Among the many headlines Peter Jackson’s The Hobbit, has generated recently – from the kick start of a new Tolkein trilogy to Jackson’s return to Middle-earth for the first time since claiming a Best Picture Oscar for Return of the King -- the one that’s juiciest has to be the decision to present his fantasy imagery in 48 frames per second. The Hobbit becomes one of the first high-profile, mainstream theatrical films to screen in that format (which speeds up the number of images passing through a frame in a given time span, creating a more realistic look). From what we are hearing, it likely will not be one of the last.

In fact, X-Men director Bryan Singer tweeted recently that he was experiencing “serious frame rate envy” after his screening of The Hobbit, which doesn’t mean much until you pair that news with another bit of information from Magneto, himself, Sir Ian McKellen. While doing Hobbit press, McKellen tells Malone’s Movie Minute that Singer attended the premiere with James Cameron and was very impressed with the technology Jackson used to make the vision come to life. So much so that he might use 3D and 48 fps for Days of Future Past.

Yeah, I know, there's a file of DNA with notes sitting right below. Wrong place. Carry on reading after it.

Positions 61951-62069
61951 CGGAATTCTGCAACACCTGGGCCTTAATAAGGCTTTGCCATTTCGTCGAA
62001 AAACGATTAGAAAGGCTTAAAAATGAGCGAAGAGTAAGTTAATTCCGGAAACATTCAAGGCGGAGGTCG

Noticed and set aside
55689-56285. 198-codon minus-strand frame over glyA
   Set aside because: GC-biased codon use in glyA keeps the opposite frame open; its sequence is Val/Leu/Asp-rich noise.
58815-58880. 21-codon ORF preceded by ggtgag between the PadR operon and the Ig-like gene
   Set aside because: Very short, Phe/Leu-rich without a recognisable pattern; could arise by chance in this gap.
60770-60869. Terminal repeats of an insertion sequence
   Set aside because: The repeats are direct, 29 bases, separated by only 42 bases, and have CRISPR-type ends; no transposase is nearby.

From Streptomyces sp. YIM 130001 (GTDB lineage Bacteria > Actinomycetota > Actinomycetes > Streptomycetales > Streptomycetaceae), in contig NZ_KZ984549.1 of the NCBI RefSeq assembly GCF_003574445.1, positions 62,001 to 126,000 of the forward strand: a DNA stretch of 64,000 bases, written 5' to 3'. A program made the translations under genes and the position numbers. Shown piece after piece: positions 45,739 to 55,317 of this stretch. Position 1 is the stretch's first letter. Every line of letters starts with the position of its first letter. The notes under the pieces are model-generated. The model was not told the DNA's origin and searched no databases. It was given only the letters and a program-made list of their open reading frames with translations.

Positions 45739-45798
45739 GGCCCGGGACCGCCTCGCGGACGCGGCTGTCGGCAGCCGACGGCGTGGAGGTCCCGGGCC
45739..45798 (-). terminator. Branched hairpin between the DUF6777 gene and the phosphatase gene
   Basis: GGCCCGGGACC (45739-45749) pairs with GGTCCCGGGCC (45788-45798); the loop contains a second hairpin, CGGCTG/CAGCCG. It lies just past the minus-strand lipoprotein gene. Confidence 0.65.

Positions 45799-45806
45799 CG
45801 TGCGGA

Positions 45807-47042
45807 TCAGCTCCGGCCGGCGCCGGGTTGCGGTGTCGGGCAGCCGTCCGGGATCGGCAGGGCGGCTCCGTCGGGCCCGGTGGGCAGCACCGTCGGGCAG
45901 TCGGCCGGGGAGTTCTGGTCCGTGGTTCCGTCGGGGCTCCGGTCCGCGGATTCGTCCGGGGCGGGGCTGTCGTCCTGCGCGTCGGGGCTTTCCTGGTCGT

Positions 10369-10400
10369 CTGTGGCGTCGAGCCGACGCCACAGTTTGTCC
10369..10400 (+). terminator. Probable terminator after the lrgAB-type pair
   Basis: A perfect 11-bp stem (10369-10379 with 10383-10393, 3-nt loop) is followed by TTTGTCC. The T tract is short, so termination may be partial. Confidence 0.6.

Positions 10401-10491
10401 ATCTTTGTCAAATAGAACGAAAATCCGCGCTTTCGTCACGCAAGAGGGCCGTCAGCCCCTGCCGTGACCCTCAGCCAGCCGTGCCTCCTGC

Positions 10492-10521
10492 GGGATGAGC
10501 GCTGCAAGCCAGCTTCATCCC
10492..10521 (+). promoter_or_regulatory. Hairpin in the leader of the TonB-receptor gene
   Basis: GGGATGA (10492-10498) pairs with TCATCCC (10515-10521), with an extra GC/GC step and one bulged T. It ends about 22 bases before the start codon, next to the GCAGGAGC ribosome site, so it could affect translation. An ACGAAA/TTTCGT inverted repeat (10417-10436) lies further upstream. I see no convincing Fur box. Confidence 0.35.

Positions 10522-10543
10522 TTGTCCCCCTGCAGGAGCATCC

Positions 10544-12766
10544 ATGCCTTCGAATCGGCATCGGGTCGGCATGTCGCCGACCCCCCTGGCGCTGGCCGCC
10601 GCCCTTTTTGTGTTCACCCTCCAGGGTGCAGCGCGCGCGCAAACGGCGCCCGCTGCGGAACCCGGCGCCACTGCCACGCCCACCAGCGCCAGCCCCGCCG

These are suggestions. And it’s possible that Singer and McKellen, at the time, weren’t aware of the generally unfavorable opinions expressed about the presentation, which turned the Hobbit into something between a BBC television production and a daytime soap opera. That’s not to say the tools can’t be improved in time. And if Fox sees the potential for profit in shooting the X-Men sequel in 3D and 48 fps, then it’s bound to happen. Most of us haven’t seen The Hobbit in Jackson’s preferred format yet. It opens everywhere on Dec. 14.

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